This companion exercise and solution book to A Classical Introduction to Cryptography: Applications for Communications Security contains a carefully revised version of teaching material. It was used by the authors or given as examinations to undergraduate and graduate-level students of the Cryptography and Security Lecture at EPFL from 2000 to mid-2005.
A Classical Introduction to Cryptography Exercise Book for A Classical Introduction to Cryptography: Applications for Communications Security covers a majority of the subjects that make up today's cryptology, such as symmetric or public-key cryptography, cryptographic protocols, design, cryptanalysis, and implementation of cryptosystems. Exercises do not require a large background in mathematics, since the most important notions are introduced and discussed in many of the exercises.
The authors expect the readers to be comfortable with basic facts of discrete probability theory, discrete mathematics, calculus, algebra, as well as computer science. Following the model of A Classical Introduction to Cryptography: Applications for Communications Security, exercises related to the more advanced parts of the textbook are marked with a star.
Thomas Baignères graduated in communication systems at the Swiss Federal Institute of Technology of Lausanne (EPFL) in 2005. He is now a research and teaching assistant at the Cryptography and Security Laboratory (LASEC) of EPFL. His main scientific interests in cryptography are block ciphers in general, and statistical cryptanalysis and decorrelation theory in particular.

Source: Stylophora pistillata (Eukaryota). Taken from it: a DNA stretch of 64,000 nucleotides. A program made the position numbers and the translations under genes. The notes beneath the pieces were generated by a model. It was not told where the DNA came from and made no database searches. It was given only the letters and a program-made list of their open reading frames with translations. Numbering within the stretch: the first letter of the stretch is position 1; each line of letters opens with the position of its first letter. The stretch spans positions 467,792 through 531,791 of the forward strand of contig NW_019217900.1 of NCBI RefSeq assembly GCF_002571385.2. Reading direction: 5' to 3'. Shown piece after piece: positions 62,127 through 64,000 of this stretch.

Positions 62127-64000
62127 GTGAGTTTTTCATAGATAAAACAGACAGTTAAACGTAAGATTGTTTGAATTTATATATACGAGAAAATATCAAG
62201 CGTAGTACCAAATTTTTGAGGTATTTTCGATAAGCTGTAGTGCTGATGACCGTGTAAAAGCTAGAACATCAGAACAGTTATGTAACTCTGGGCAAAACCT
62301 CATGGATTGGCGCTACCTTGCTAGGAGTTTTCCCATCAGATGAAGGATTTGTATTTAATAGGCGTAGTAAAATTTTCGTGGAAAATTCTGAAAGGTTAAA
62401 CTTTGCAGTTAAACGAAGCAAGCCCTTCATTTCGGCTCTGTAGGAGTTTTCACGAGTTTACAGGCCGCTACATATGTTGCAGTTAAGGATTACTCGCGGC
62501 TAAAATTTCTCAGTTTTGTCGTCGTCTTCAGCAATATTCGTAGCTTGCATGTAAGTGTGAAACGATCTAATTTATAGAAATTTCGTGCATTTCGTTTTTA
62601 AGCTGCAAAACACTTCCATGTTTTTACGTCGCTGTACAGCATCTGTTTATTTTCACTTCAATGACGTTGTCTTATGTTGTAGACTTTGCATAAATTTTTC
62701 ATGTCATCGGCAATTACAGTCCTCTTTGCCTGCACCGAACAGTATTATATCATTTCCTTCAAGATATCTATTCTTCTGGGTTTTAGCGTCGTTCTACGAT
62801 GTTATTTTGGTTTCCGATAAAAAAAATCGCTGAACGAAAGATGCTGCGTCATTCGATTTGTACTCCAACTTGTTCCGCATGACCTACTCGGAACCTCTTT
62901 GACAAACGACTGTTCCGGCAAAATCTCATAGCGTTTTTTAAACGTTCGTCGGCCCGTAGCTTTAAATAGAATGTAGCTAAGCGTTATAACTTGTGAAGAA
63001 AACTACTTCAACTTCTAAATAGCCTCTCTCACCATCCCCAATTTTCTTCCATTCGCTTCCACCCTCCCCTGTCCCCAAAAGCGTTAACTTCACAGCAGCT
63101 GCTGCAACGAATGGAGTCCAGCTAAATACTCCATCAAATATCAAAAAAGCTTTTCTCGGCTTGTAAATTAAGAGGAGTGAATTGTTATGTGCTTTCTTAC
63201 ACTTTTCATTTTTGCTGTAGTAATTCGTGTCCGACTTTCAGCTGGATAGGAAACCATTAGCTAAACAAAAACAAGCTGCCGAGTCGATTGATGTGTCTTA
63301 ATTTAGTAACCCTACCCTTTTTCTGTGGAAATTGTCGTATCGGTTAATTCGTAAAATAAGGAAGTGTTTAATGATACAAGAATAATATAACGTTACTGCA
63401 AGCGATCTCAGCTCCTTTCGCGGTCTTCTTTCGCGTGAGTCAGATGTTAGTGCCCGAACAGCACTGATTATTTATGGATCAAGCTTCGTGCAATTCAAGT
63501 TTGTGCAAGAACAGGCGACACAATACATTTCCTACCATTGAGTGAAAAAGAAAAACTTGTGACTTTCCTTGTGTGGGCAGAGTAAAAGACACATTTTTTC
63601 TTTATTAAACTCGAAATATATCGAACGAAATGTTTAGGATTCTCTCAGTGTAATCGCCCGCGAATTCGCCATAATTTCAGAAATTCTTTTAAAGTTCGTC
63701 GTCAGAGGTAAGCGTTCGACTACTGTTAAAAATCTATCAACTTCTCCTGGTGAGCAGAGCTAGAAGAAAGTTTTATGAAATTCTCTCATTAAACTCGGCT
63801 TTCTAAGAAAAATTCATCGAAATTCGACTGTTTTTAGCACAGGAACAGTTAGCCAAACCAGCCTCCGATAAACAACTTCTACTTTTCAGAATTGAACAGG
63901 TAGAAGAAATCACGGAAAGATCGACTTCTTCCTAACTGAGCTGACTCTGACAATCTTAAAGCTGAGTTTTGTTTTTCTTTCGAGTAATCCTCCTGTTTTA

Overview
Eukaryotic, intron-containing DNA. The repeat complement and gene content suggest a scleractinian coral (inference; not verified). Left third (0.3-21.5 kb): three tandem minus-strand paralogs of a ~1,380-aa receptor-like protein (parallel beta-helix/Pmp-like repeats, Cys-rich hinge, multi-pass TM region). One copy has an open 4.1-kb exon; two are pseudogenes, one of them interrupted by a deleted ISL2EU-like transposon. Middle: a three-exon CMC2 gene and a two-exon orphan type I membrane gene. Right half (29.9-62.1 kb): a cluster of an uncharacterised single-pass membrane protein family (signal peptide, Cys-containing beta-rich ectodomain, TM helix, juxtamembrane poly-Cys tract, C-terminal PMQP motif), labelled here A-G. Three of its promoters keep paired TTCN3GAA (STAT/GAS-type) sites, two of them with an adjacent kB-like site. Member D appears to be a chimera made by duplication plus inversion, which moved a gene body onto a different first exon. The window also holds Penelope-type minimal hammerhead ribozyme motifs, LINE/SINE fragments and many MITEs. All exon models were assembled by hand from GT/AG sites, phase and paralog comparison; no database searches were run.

Pascal Junod was a full-time teaching and research assistant by Prof. Vaudenay from October 2000 to February 2005. He defended a PhD thesis entitled "Statistical Cryptanalysis of Block Ciphers". He works now as a cryptographer for the Kudelski Group. His main scientific interests are computer security, cryptography and information theory.
Lu Yi is currently a full-time teaching and research assistant of Prof. Vaudenay. Her main academic interests cover edge security of stream ciphers between hardware and software in mobile communications and steganography.
Jean Monnerat graduated in mathematics from the Swiss Federal Institute of Technology of Zurich (ETHZ) in April 2002. He is now research and teaching assistant in the Cryptography and Security Laboratory (LASEC) at the Swiss Federal Institute of Technology of Lausanne (EPFL). His main scientific interests are cryptography and mathematics, especially the applications of number theory and algebra in public-key cryptography with examples such as elliptic curves cryptography and group based cryptographic protocols.
Serge Vaudenay graduated from the Ecole Normale Supérieure in Paris and received his PhD in computer sciences from the University of Paris 7 in 1995. He has been a full time researcher in the CNRS (National Center for Scientific Research in France) until 1999 when he was elected Associate Professor in EPFL. He is working on communication system security. His main interest is on the security provided by cryptographic algorithms, either in breaking some or in making new ones.